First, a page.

The very best of a great season
The National Football League votes on its major awards prior to the start of the playoffs. If handing out awards based solely on 16 regular season games is good enough for the NFL, it’s good enough for me. So here are my choices for the Packers’ MVP, offensive and defensive players of the year, rookie of the year, comeback player of the year, assistant coach of the year, personnel decision of the year and play of the year:
Most Valuable Player - Coach Mike McCarthy described Aaron Rodgers’ regular season as “good, but like the offense he had his ups and downs.” That’s a pretty fair assessment – especially when compared to how the former Cal star played a year ago. But as every fan knows, there were some mitigating circumstances in 2010. Season-ending injuries claimed 1,200-yard rusher Ryan Grant in the opener and star tight end Jermichael Finley a few weeks later. And while Rodgers was still left with arguably the best group of wide receivers in the league, there’s no way of overstating just how important Grant and especially Finley were to the offense. That Rodgers was still able to complete 65.7% of his passes for 3,922 yards and 28 touchdowns in 14 1/2 games is damn impressive. Inconsistent or not, there simply aren’t many quarterbacks who could’ve done what he did this season. And that’s the epitome of a Most Valuable Player.
Offensive Player of the Year – Nobody would’ve mentioned Greg Jennings for this award in mid-October. In fact, the veteran wide receiver might’ve be the frontrunner for most disappointing player at that time. But Jennings bounced back from a slow start to post one of the finest seasons by a Packers wide receiver in recent memory. And even more impressive than the gaudy statistics were when they were compiled. While some receivers pad their stats with meaningless catches, almost every one of Jennings’ big plays came at the most opportune of times. General manager Ted Thompson paid him like a star before the start of last season; he went out and played like one in 2010.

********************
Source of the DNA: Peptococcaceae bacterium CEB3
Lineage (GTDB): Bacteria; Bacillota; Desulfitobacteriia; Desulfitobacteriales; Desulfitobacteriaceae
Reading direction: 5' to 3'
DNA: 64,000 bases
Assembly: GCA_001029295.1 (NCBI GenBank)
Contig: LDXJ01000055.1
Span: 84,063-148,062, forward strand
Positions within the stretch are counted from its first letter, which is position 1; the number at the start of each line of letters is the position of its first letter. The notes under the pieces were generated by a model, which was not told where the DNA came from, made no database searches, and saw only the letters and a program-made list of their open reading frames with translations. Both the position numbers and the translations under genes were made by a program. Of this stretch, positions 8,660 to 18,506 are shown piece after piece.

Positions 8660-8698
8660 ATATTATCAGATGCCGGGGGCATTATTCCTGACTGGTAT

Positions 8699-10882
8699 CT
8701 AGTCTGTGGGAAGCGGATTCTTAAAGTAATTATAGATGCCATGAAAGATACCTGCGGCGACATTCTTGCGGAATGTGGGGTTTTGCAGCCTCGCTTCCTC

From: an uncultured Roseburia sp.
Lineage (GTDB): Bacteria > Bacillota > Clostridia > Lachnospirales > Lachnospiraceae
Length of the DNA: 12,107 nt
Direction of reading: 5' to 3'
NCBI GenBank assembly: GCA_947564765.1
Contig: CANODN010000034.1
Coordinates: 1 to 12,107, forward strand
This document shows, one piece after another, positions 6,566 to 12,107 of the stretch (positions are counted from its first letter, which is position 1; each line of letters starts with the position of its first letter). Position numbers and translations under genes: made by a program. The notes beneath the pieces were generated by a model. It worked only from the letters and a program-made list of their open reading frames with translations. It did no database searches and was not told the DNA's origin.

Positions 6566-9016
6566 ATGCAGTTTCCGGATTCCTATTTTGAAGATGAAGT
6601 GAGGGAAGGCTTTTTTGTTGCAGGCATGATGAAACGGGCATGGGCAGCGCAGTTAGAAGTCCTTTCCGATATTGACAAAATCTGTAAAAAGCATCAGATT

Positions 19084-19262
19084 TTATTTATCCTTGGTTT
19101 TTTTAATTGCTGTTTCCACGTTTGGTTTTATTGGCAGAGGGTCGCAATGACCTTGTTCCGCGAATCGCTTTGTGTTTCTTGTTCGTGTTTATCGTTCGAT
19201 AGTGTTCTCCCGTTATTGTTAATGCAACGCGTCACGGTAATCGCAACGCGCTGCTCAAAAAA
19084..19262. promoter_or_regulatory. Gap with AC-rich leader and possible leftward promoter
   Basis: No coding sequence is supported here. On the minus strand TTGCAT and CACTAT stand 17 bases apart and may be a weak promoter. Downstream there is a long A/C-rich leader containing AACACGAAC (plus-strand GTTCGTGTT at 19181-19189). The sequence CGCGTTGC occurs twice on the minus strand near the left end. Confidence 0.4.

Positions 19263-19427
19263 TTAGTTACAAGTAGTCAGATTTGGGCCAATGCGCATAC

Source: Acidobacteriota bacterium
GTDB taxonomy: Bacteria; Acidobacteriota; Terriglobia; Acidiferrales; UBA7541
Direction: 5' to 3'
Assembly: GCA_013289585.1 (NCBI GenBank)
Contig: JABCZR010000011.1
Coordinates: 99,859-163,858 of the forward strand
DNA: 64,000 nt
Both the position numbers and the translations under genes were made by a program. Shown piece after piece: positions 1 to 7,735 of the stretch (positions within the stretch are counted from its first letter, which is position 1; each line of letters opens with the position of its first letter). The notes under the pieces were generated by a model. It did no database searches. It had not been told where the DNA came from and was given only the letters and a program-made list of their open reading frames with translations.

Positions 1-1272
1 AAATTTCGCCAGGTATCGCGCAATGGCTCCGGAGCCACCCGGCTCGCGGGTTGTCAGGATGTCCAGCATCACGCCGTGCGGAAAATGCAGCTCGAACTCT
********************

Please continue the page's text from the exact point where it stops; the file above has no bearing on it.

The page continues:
Defensive Player of the Year – Much like Charles Woodson was named the league’s DPOY over Darrelle Revis a year ago, we’re using the same criteria to give Clay Matthews the nod over Tramon Williams. Like Revis, Williams probably played his position even better than Matthews played his, but like Woodson, Matthews was the more impactful player. Working opposite five different linebackers – none of whom were very good – opposing coordinators were able to focus almost all of their attention on stopping the former USC star. And while Matthews’ impact as a pass rusher decreased as the season went on, he never stopped making big plays and setting up big plays for others.
Rookie of the Year – Defensive end Mike Neal and safety Morgan Burnett might’ve challenged for this award had they not suffered serious injuries in October, but it’s hard to imagine either player contributing more to the team’s success than Sam Shields. The undrafted free agent was the starting nickel back all season, and he more than held his own in a secondary that featured three Pro Bowlers. Early in the season, many people wondered why opposing offenses didn’t go after Shields; the answer became very obvious by Halloween. The former college wide receiver was a darn good corner. Not a darn good rookie corner, but a darn good corner, period.